Not to keep dragging out the whole Adam Lambert AMA drama, but part of what gave this story legs was the sad capitulation of GLAAD, releasing an initial statement in agreement with ABC that the American Idol alum was not fit for live TV.

Mike Signorile had GLAAD's Jarrett Barrios on to find out what the thinking was behind its responses. Mike:

This is my full interview on the show yesterday with Jarrett Barrios of the Gay and Lesbian Alliance Against Defamation regarding the widespread criticism of the group in its handling of the Adam Lambert/ABC controversy, which had GLAAD sending out statement after statement reports that it backed ABC in banning Lambert from several shows.

Barrios came into the studio to sit down with me and sincerely wanted to clear the air. He accepted responsibility for what happened and admitted that the group's first update after ABC banned Lambert from two more shows was problematic, attributing it to a lack of clarity. But I still believe the explanations given weren't adequate — and judging from the callers to the show afterward, many people agree — and that GLAAD is still not taking a forceful stand. Nor do I believe, as I told Barrios, that the decision by The View to book Lambert for a taped segment Thursday was a “partial victory,” as he called it, since he's still banned from shows they had dumped him from.

Overall I think GLAAD has a long way to go in explaining what happened here and also its larger mission. It is compromised by the fact that it takes money from ABC –something else we discussed — and that it just doesn't seem to be at the forefront of controversies and defamation, more so focused on giving out awards and patting media on the back.

You can listen to the audio at Mike's pad. I think the important point is not whether Lambert's performance was tasteless or liberating, or the fact that he accomplished the mission of proving the double standard regarding male and female performers and sexuality, but the curtain was pulled away, exposing the weakness of a media watchdog organization that cannot accomplish its mission.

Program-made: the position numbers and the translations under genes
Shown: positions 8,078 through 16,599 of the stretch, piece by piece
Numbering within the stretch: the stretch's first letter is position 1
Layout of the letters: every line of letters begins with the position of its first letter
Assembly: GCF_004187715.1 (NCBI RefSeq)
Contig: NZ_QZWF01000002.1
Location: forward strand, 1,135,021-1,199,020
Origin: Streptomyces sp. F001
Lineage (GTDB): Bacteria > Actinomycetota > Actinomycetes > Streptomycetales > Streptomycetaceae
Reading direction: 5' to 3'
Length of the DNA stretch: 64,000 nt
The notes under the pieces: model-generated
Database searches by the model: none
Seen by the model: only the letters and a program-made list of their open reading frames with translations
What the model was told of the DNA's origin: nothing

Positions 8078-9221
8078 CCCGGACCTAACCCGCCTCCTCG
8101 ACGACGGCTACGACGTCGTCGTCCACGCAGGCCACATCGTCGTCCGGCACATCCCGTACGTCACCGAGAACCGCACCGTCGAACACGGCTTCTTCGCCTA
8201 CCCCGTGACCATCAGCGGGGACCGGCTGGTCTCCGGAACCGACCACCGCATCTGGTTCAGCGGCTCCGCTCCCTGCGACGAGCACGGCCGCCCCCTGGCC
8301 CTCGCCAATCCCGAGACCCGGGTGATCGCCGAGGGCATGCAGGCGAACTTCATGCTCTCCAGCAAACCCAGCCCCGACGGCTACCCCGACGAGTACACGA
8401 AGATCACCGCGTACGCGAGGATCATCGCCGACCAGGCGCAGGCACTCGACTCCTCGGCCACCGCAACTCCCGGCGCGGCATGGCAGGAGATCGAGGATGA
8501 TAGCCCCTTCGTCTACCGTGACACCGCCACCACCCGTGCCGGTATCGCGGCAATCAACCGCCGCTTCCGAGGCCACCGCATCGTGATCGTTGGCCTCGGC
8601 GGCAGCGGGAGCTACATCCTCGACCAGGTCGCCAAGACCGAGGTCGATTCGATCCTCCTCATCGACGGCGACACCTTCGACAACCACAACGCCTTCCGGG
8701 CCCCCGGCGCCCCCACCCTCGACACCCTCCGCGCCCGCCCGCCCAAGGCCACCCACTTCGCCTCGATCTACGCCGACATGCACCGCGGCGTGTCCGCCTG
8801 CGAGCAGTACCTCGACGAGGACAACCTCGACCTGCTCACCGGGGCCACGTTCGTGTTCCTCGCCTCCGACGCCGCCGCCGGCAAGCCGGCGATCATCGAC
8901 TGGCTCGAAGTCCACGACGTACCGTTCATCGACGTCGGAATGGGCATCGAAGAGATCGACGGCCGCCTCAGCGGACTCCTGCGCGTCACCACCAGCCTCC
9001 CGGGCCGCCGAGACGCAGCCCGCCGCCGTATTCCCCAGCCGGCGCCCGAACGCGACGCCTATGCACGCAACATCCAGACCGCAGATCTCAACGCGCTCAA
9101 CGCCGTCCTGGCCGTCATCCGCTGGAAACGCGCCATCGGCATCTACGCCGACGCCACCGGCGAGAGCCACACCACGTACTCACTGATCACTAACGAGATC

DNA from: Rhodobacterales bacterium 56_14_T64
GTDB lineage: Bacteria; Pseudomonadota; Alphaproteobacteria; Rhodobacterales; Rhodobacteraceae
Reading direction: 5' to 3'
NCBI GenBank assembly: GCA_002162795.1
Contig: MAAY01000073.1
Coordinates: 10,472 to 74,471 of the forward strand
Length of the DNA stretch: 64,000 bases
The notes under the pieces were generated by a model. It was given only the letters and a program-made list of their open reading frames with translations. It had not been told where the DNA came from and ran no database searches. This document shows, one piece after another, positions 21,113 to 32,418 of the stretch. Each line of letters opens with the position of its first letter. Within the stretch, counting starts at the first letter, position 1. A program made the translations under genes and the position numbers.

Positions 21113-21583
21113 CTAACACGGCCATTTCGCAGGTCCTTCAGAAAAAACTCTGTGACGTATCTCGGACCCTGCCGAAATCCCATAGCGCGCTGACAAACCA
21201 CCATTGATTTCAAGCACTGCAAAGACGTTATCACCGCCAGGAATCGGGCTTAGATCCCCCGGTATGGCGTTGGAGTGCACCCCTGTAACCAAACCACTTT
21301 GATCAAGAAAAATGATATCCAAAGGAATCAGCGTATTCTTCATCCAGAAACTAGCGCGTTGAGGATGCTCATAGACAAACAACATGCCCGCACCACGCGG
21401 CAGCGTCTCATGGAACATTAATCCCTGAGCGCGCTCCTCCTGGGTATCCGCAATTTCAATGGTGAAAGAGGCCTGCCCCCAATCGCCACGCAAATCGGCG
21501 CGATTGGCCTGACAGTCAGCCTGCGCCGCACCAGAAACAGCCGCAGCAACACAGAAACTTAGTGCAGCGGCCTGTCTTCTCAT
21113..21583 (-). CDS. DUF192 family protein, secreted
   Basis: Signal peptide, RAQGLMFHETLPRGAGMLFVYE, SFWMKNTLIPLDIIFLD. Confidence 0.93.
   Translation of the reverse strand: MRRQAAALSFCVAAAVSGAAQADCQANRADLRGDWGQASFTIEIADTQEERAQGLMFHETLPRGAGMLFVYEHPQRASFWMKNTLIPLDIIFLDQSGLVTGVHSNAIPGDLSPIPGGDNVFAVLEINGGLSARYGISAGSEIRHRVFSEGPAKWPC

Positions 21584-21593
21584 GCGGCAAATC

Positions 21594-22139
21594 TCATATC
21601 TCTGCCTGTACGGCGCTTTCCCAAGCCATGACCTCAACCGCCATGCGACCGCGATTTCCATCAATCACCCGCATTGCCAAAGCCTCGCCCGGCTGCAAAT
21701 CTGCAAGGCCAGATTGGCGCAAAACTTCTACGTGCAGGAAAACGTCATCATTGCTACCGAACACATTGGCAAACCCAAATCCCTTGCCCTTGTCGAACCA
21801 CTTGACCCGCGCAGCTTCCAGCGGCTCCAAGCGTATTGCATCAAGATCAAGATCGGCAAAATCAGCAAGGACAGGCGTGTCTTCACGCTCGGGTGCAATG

When faced with this obvious conflict of interest with ABC, GLAAD blinked. As Mike said, when you take money from a network, the organization places itself in a position where it's hard to hold accountable the very entities that provide funding — and access to the celebrities that populate many of those now-infamous awards ceremonies. 

When I think of a media watchdog group, my standard is Media Matters for America, which monitors TV, radio and other media practically 24/7 and works closely with the blogosphere to spread the well documented and researched hypocrisy and lies coming out of the mouthpieces of the right wing, but also the mainstream media talking heads and news organizations that purport to present fact-based, unbiased journalism.

MMFA and Think Progress actually cover many of the egregious anti-gay media stories out there along with general progressive media monitoring.So the model is out there, I'm just not sure why GLAAD is withering on the vine, not nimble and leading the way for the LGBT community. Hopefully it can be reshaped to become more proactive and not reactive and be a cutting edge media watchdog known more for activism than awards. It's a tall order to break inertia — and long-held ties to industries that GLAAD needs professional distance from.